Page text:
You died a good death if your life had inspired someone to come forward and shoot your murderer in the chest -- without asking to be paid.
The life of man is the incessant walk of nature, wherein every moment is a step towards death. Even our growing to perfection is a progress to decay. Every thought we have is a sand running out of the glass of life.
I don't want to achieve immortality through my work . . . I want to achieve it through not dying.
No man is an Island, entire of It self; every man Is a piece of the Continent, a part of the main; If a clod be washed away by the sea, Europe is the less, as well as if a promontory were, as well as If a manor of thy friends or of thine own were; any man's death diminishes me, because I am involved in Mankind; and therefore never send to know for whom the bell tolls; it tolls for thee.
Death comes equally to us all, and makes us all equal when it comes. The ashes of an Oak in the Chimney, are no epitaph of that Oak, to tell me how high or how large that was; It tells me not what flocks it sheltered while it stood, nor what men It hurt when it fell.
Consider the view now held by most physicists, namely, that the sun with all the planets will in time grow too cold for life, unless indeed some great body dashes into the sun, and thus gives it fresh life. Believing as I do that man in the distant future will be a far more perfect creature than he now is, it is an intolerable thought that he and all other sentient beings are doomed to complete annihilation after such long-continued slow progress.
Pale death enters with impartial step the cottages of the poor and the palaces of the rich.
It is indeed the boundary of life, beyond which we are not to pass; which the law of nature has pitched for a limit not to be exceeded.
The premeditation of death is the premeditation of liberty; he who has learnt to die has forgot to serve.
And what would it be to grow old? For, after a certain distance, every step we take in life we find the ice growing thinner below our feet, and all around us and behind us we see our contemporaries going through.
I have two luxuries to brood over in my walks, your loveliness and the hour of my death. O that I could have possession of them both in the same minute.
I shall soon be laid in the quiet grave -- thank God for the quiet grave -- O! I can feel the cold earth upon me -- the daisies growing over me -- O for this quiet -- it will be my first.
It matters not how a man dies, but how he lives. The act of dying is not of importance, it lasts so short a time.
I'm dying and I'm having fun. And I'm going to keep having fun every day I have left. Because there's no other way to play it. So my next piece of advice is, you just have to decide if you're a Tigger or an Eeyore. I think I'm clear where I stand on the great Tigger/Eeyore debate. Never lose the childlike wonder. It's just too important. It's what drives us.
As I give thought to the matter, I find four causes for the apparent misery of old age; first, it withdraws us from active accomplishments; second, it renders the body less powerful; third, it deprives us of almost all forms of enjoyment; fourth, it stands not far from death.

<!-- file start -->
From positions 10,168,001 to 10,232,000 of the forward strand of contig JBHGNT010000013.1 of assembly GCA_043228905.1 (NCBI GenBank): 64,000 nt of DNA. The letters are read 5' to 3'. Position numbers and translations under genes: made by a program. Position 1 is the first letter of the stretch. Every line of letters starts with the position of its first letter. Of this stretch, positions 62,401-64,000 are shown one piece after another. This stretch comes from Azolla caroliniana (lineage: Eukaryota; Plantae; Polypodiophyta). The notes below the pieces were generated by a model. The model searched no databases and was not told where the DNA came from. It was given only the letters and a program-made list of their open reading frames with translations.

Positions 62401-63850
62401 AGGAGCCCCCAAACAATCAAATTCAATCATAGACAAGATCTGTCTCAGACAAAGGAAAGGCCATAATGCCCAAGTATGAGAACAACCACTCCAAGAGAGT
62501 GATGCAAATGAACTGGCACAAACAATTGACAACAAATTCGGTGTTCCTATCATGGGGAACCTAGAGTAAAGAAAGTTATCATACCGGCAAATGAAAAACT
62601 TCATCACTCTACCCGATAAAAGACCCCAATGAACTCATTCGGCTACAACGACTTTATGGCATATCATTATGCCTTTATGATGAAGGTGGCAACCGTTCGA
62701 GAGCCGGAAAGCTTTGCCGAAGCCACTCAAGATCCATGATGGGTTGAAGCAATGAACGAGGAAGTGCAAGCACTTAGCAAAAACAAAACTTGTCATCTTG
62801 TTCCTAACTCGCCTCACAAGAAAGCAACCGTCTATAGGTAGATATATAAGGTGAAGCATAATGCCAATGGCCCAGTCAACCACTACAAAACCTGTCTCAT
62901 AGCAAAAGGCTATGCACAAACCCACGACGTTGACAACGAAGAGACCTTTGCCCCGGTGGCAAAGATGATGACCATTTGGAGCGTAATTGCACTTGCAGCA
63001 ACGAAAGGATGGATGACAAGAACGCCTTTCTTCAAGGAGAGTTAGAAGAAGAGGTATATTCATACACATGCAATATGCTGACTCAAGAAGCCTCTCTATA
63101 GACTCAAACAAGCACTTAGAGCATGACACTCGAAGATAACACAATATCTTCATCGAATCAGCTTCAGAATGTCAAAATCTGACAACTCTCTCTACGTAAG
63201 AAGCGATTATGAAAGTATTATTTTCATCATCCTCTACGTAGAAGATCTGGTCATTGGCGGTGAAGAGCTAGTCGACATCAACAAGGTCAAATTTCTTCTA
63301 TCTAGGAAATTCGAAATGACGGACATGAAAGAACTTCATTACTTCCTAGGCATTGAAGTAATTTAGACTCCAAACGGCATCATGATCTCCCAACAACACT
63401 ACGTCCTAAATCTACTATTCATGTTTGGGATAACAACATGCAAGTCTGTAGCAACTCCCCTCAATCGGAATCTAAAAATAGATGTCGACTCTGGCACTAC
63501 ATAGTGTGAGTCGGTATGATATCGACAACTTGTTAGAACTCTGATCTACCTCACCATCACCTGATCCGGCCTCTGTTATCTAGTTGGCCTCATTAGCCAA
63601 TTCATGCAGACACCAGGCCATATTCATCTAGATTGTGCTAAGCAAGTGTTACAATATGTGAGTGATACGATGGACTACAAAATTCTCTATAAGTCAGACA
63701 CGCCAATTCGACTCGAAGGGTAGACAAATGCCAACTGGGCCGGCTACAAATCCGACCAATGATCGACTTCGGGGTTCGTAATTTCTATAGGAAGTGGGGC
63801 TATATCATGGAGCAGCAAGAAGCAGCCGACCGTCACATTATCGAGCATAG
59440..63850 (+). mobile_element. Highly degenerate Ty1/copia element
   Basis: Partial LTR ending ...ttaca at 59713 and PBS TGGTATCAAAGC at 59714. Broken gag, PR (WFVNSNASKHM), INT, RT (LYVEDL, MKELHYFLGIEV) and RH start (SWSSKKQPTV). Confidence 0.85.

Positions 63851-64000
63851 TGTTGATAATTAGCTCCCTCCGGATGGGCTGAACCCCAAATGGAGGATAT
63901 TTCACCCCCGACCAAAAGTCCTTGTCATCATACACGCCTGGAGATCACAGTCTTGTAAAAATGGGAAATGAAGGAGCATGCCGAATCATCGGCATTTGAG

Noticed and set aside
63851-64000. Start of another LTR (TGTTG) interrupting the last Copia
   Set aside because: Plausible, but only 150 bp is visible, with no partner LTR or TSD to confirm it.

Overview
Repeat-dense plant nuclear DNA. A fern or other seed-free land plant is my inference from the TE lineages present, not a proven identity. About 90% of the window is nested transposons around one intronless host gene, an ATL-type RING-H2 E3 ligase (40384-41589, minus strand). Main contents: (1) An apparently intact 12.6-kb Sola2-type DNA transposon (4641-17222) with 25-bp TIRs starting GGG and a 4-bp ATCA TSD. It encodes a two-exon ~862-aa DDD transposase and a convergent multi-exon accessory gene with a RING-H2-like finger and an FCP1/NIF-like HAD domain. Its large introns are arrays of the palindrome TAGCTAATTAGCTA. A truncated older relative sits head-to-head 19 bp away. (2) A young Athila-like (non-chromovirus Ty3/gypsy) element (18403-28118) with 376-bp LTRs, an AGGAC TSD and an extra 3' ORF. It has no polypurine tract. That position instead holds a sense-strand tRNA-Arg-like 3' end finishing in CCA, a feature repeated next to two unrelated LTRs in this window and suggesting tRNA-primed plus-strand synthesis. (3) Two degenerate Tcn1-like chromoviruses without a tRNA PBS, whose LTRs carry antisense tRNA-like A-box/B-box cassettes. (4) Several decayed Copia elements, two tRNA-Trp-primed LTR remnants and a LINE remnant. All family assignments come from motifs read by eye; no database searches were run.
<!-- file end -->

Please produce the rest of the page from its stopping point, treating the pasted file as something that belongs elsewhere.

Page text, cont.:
Remembering that I'll be dead soon is the most important tool I've ever encountered to help me make the big choices in life. Because almost everything -- all external expectations, all pride, all fear of embarrassment or failure -- these things just fall away in the face of death, leaving only what is truly important. Remembering that you are going to die is the best way I know to avoid the trap of thinking you have something to lose. You are already naked. There is no reason not to follow your heart.
We call that person who has lost his father, an orphan; and a widower that man who has lost his wife. But that man who has known the immense unhappiness of losmg a friend, by what name do we call him? Here every language is silent and holds its peace in impotence.
If fortune drives the master forth, an outcast in the world, friendless and homeless, the faithful dog asks no higher privilege than that of accompanying him, to guard him against danger, to fight against his enemies. And when the last scene of all comes, and death takes his master in its embrace and his body is laid away in the cold ground, no matter if all other friends pursue their way, there by the graveside will the noble dog be found, his head between his paws, his eyes sad, but open in alert watchfulness, faithful and true even in death.
Annihilation has no terrors for me, because I have already tried it before I was born -- a hundred million years -- and I have suffered more in an hour, in this life, than I remember to have suffered in the whole hundred million years put together. There was a peace, a serenity, an absence of all sense of responsibility, an absence of worry, an absence of care, grief, perplexity; and the presence of a deep content and unbroken satisfaction in that hundred million years of holiday which I look back upon with a tender longing and with a grateful desire to resume, when the opportunity comes.